A publication for the faculty, staff, administrators, and friends of California State University, Chico
September 18, 2008 Volume 39 / Number 1

 

A Bracero Twist on a Steinback Classic

Paul Lopez, author

Paul Lopez, Sociology, worked as a consultant for a play adapted from John Steinbeck's novel Of Mice and Men for the Pasadena Playhouse in May 2008. Lopez, who spent years researching the Bracero program and whose book The Braceros: The Untold Stories will be published in spring 2009 by Kendall/Hunt Publishers, provided oral histories and expert advice for the actors in order to get an understanding of voices and dress of former Braceros. He was also on a panel discussion of experts from the Bracero era.

In May, director Paul Lazarus asked Lopez if he would act as a consultant in presenting Of Mice and Men with Mexican workers rather than the Dust Bowl refugees depicted in the novel. The time period represented in the play is in the late 1930s and early 1940s, and the Bracero period in the United States began in 1942.

Lazarus saw a chance to represent the contributions of Mexicans to California and agricultural work during that period. He wanted to do it in an authentic way, using information about Braceros of the time and coaching the actors in authentic speech.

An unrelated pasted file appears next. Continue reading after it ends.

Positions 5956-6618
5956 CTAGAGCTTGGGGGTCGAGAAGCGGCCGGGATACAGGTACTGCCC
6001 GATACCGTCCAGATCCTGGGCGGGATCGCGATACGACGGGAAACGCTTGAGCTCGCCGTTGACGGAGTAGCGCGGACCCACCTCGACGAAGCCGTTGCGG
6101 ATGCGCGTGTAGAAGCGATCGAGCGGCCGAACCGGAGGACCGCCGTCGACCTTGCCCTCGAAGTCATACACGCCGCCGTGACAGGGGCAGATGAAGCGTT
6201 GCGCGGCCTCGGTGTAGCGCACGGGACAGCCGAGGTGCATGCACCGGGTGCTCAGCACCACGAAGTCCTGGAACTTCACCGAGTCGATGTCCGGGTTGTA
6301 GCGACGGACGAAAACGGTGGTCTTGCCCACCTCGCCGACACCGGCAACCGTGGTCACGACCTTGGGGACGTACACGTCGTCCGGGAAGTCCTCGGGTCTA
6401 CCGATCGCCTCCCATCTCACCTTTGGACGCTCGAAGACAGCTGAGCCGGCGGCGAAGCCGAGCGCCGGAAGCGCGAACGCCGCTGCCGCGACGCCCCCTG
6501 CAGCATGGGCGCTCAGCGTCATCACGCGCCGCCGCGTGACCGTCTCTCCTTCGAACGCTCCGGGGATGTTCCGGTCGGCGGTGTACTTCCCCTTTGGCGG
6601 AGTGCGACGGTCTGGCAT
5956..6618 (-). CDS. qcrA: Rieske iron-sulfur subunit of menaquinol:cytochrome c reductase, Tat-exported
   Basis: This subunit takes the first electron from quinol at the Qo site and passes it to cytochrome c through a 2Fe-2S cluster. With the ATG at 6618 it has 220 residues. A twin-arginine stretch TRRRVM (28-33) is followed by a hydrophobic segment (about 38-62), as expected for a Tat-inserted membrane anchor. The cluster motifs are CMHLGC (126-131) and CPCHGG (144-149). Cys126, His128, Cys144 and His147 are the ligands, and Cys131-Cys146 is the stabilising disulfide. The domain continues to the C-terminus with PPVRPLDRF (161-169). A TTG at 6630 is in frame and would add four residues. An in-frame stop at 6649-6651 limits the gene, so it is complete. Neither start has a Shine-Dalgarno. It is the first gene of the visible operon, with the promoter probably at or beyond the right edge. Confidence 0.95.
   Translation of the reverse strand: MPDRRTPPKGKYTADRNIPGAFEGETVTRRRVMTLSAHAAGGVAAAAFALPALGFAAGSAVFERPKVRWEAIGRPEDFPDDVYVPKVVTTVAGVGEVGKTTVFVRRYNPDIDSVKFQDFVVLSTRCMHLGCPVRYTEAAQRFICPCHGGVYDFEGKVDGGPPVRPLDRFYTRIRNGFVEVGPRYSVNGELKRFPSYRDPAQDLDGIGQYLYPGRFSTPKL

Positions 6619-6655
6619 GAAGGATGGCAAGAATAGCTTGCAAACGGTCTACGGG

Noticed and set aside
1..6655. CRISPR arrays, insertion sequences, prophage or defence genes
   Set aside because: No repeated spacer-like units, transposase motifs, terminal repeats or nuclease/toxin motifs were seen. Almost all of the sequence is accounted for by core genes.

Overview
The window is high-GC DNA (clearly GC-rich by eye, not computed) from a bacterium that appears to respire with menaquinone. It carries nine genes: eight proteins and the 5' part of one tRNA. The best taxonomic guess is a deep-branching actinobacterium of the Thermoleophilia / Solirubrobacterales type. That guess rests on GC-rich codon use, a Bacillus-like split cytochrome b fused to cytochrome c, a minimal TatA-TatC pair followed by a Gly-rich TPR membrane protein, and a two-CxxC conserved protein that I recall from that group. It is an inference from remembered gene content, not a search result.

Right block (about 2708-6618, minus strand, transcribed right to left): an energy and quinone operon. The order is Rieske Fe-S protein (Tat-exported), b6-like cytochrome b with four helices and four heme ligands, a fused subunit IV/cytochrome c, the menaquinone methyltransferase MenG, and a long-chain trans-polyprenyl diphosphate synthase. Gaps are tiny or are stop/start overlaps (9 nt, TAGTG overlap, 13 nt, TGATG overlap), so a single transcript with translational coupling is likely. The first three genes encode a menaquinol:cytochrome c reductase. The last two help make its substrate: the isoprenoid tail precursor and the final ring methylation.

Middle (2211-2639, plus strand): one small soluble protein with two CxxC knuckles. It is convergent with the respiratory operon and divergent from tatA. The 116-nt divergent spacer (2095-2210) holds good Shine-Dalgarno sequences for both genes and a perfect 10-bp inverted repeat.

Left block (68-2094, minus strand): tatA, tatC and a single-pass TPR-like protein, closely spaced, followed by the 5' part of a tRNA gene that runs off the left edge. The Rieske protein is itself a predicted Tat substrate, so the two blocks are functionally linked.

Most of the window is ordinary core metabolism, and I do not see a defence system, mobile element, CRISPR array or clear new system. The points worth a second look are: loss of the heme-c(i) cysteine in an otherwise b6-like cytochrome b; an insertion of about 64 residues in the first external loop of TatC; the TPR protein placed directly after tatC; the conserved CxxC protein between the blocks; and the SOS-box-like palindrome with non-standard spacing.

The first Braceros came from urban areas, said Lopez, and so differed from those who later came from agricultural areas.

Lopez's father was part of the early Bracero program and served as an English translator between the Braceros and American employers. Lopez's father was born in the United States but spent his youth in Mexico. The early workers tended to know more English and have more education and, generally, they were not as skilled with farm equipment as those who came later.

How did the play fare with Lazarus's adaptation? Los Angeles Times theatre critic Charles McNulty wasn't so sure that the adaptation gave the audience any enhanced knowledge of the Bracero program or insight into what it might mean to experience cultural estrangement or Bracero exploitation. He wrote, "In an effort to be more inclusive and resonant, Lazarus' production evades history by making the marginalized, oppressed, and down-and-out seem interchangeable."

For Lopez, however, the experience was worthwhile, and the opportunity to pass on some of the knowledge he's gained through extensive research was gratifying. And, as for the play, he enjoyed it and found it authentic and not stereotypical, which is what both he and Lazarus sought. Best of all, he enjoyed what he experienced as the audience's enthusiasm and acceptance of the classic play with a Bracero twist.

Kathleen McPartland, Public Affairs and Publications